Employment Taxes What Are They



Employment Taxes – What Are They?
If you​ have employees,​ you​ are responsible for paying a​ variety of​ taxes at​ the​ federal,​ state,​ and local levels .​
You must also withhold certain taxes from the​ paychecks of​ your employees .​
So,​ what are employment taxes?
Employment taxes include the​ following.
1 .​
Federal income tax withholding
2 .​
Social Security and Medicare taxes
3 .​
Federal unemployment tax (FUTA).
Federal Income Taxes/Social Security and Medicare Taxes
You generally must withhold federal income tax from wages paid to​ an​ employee .​
Form W-4 is​ used to​ determine the​ specific amount,​ although most payroll services or​ your accountant will do this for you.
Social security and Medicare taxes pay for benefits that workers and families receive under the​ Federal Insurance Contributions Act (FICA) .​
Social security tax pays for benefits for the​ retired,​ survivors,​ and disability insurance distribution provisions of​ FICA .​
Medicare tax pays for benefits under the​ medical care provisions of​ FICA .​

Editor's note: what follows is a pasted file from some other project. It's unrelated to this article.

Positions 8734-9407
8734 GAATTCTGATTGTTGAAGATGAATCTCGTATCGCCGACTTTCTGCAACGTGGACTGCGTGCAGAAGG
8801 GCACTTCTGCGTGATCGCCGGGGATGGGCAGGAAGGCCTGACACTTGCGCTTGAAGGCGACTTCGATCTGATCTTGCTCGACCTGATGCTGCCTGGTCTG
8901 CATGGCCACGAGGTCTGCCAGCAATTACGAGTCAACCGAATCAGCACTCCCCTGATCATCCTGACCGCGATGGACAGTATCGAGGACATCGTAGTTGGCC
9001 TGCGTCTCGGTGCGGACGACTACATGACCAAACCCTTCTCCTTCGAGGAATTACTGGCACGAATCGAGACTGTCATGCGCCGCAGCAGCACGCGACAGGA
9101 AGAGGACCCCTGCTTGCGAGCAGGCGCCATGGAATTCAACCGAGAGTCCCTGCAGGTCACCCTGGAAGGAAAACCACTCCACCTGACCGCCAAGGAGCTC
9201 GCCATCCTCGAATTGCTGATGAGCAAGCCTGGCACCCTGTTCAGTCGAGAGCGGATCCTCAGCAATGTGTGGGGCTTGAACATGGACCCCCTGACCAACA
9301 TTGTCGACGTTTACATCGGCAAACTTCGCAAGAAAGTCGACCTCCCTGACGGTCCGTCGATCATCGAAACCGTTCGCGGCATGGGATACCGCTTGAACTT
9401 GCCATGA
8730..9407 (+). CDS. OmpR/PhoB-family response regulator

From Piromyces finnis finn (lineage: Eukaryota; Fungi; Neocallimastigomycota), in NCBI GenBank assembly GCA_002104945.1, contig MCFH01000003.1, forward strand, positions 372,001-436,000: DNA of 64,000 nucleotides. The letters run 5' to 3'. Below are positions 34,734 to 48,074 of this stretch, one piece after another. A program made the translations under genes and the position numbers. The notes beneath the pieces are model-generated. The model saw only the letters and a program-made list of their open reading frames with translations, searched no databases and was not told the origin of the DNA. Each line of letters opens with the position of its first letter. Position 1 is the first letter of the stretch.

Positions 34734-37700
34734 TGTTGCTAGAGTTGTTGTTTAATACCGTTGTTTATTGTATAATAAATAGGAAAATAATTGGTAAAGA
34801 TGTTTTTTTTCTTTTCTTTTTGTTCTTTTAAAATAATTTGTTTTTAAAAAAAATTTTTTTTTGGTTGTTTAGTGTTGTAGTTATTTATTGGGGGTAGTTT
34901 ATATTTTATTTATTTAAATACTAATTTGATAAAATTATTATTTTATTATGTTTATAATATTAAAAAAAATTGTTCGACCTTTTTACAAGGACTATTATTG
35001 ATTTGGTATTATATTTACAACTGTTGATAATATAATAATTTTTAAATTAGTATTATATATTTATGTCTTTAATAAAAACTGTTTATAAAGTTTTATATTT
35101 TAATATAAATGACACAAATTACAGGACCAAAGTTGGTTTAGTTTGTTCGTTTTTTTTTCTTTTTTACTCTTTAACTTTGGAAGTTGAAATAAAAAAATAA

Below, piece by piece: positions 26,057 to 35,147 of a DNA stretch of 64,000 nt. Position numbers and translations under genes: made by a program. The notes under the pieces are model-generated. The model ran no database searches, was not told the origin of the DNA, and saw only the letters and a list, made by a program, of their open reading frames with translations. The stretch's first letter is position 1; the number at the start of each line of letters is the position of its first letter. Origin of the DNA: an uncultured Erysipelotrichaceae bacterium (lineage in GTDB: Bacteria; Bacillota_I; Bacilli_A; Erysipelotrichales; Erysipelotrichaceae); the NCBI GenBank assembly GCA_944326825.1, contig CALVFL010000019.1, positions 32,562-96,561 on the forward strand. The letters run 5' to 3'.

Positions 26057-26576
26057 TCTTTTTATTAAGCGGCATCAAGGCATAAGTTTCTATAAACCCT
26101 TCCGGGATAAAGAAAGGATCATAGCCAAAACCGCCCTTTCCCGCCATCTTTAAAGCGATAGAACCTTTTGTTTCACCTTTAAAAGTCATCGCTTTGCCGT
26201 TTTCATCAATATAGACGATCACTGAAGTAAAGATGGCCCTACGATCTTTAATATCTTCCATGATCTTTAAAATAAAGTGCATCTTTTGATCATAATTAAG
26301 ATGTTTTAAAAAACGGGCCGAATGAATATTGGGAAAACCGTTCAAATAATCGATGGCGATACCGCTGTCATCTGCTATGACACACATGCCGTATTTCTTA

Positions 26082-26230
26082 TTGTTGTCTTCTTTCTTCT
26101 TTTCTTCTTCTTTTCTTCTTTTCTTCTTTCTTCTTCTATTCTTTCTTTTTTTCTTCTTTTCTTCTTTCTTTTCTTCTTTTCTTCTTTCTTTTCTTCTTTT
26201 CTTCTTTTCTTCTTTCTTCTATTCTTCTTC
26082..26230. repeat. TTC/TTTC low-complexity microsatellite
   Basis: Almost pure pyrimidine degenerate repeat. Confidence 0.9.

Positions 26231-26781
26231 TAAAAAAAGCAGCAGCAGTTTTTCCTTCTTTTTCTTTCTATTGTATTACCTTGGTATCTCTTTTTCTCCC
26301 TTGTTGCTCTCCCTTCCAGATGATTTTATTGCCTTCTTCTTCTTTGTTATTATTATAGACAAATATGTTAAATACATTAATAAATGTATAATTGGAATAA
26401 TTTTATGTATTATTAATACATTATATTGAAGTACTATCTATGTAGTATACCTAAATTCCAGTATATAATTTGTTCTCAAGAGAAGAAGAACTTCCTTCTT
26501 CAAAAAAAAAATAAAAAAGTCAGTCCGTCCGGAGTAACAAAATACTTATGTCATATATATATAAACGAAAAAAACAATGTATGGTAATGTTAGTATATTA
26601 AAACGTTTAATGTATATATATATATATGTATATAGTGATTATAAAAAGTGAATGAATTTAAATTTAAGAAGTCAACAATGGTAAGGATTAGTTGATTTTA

As an​ employer,​ you​ must withhold a​ percentage of​ these taxes from employee and match the​ withholding amount.
In general,​ you​ must deposit these taxes by check or​ cash to​ an​ authorized financial institution,​ typically your bank .​
Check with your tax professional to​ make sure you​ are not required to​ use the​ Electronic Federal Tax Deposit System (EFTPS) .​
Regardless of​ the​ payment method,​ you​ will then report them on​ Form 941,​ the​ Employer’s Quarterly Federal Tax Return
Federal Unemployment Tax (FUTA)
FUTA is​ a​ combined federal and state program that provides unemployment compensation to​ the​ unemployed .​
As a​ business owner,​ you​ are solely responsible for paying this tax,​ to​ wit,​ nothing is​ withheld from the​ paychecks of​ your employees .​
FUTA is​ determined by using Form 940,​ but you​ are encouraged to​ use a​ tax professional to​ determine payment amounts.
Employment taxes can be frustrating for a​ small business owner .​
They are,​ unfortunately,​ a​ necessary evil as​ your business grows.





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